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Introduction > Introduction - Pg. 16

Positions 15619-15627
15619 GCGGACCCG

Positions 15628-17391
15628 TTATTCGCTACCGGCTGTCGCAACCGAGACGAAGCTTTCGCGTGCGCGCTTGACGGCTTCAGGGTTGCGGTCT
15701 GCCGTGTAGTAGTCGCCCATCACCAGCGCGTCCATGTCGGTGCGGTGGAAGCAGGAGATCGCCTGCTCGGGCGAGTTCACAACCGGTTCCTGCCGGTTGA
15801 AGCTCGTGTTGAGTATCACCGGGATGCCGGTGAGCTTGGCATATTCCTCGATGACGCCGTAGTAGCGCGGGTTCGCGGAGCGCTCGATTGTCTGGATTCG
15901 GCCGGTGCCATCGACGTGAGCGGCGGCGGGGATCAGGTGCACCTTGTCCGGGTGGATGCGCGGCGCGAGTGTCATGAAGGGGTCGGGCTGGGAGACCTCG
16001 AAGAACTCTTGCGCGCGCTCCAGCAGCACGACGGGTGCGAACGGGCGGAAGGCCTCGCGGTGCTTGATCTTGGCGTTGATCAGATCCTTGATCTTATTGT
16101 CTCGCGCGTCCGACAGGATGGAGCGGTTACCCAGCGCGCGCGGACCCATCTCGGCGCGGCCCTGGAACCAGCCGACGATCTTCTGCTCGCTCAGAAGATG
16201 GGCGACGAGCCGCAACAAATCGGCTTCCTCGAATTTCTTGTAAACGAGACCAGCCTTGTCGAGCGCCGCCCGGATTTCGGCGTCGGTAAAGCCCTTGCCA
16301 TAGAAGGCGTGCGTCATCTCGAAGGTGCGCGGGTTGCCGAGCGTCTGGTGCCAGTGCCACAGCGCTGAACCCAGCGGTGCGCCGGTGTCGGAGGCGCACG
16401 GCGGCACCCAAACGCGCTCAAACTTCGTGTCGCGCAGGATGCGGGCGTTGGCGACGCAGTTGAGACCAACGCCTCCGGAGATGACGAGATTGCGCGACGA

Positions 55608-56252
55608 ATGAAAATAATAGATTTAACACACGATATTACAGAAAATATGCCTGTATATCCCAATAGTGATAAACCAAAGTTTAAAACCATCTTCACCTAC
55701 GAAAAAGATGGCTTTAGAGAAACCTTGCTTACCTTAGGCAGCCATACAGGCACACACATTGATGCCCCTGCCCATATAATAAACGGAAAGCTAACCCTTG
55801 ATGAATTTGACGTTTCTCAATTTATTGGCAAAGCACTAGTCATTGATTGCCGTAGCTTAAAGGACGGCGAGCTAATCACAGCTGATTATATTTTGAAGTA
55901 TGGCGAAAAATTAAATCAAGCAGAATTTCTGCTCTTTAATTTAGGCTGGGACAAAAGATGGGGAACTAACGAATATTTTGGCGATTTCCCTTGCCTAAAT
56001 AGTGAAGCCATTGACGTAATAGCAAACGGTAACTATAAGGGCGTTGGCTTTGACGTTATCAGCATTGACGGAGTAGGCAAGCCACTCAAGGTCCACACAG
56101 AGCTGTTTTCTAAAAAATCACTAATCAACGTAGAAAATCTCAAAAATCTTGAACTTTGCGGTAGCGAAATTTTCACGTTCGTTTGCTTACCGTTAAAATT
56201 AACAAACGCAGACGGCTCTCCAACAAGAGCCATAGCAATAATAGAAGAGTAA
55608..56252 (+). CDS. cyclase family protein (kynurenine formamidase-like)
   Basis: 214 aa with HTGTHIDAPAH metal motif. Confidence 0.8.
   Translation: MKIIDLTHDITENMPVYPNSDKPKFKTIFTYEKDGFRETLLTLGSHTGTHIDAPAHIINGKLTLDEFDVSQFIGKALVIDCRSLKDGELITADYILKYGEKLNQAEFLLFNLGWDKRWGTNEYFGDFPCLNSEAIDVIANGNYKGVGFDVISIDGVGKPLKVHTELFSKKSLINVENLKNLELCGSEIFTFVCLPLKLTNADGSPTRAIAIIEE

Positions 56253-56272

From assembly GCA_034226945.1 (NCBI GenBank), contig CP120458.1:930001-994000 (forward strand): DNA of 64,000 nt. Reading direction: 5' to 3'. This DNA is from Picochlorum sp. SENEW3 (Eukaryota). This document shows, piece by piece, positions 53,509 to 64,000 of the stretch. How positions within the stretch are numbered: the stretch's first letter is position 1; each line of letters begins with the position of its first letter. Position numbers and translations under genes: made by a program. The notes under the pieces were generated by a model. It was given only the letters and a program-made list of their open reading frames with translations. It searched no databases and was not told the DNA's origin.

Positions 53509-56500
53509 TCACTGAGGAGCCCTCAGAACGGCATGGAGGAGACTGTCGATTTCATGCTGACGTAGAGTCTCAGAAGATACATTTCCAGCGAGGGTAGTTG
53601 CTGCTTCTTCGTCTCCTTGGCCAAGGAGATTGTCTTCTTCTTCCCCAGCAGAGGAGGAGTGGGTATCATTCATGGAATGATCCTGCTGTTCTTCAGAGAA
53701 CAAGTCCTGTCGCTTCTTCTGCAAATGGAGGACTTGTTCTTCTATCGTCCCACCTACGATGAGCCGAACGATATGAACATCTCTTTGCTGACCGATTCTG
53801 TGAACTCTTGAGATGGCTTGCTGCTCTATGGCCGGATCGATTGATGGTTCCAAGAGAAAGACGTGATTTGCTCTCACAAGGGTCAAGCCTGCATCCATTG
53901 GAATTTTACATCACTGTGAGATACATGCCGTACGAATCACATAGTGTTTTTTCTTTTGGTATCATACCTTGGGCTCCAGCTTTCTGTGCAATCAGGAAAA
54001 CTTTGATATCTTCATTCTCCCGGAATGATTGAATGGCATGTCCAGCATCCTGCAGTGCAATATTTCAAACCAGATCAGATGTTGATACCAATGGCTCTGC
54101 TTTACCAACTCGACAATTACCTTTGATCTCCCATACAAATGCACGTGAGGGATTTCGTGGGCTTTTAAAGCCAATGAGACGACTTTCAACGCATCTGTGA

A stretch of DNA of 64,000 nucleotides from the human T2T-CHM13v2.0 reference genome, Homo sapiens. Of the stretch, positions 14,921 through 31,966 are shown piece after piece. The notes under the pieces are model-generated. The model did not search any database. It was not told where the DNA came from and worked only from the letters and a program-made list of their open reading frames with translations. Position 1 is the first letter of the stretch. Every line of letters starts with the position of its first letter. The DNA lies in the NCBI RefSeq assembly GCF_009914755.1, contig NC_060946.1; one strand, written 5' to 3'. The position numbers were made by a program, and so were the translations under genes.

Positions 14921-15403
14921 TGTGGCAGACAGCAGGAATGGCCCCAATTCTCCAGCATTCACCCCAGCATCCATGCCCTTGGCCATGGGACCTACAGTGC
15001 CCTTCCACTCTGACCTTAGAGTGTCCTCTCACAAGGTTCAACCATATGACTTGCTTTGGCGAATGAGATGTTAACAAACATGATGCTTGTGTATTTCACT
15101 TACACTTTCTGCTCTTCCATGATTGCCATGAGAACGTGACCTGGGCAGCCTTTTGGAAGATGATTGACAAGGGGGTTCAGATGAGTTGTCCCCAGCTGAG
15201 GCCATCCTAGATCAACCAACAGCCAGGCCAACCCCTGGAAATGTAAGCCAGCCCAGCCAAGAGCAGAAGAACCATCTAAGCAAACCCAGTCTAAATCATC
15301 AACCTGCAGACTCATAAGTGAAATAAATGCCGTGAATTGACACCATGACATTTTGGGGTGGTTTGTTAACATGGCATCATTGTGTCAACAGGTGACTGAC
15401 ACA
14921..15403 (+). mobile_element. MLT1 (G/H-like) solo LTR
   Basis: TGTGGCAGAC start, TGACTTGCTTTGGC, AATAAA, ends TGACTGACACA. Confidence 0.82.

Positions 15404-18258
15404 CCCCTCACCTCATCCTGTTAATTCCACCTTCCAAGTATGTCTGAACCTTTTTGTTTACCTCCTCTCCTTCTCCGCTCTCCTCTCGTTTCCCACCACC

Meet Digital Video The small size has lots of advantages. You can flm surreptitiously when necessary. DV camcorders don't make kids or interview subjects nervous like bulkier equipment. The batteries last a long time, because they've got less equipment to power. And, of course, smaller means it's easier to take with you. Still, DV cassettes aren't perfect. Most hold only 60 or 80 minutes of footage, and they're more expensive than analog tapes. As you'll soon see, however, both of these limitations quickly become irrelevant in the world of iMovie. The whole idea is that iMovie lets you edit your footage and then, if you like, dump it back out to the camcorder. In other words, it's common iMovie practice to delete the boring footage from DV tape #1, preserve only the good stuff by dumping it onto DV tape #2, and then reuse DV cassette #1 for the next shooting session. The quality is astounding Video quality is measured in lines of resolution: the number of tiny horizontal stripes of color the playback uses to fll your TV screen. As you can see by this table, DV quality blows every previous tape format out of the water. (All camcorders, TVs, and VCRs have the same vertical resolution; this table measures horizontal resolution.) Tape Format Maximum Lines of Resolution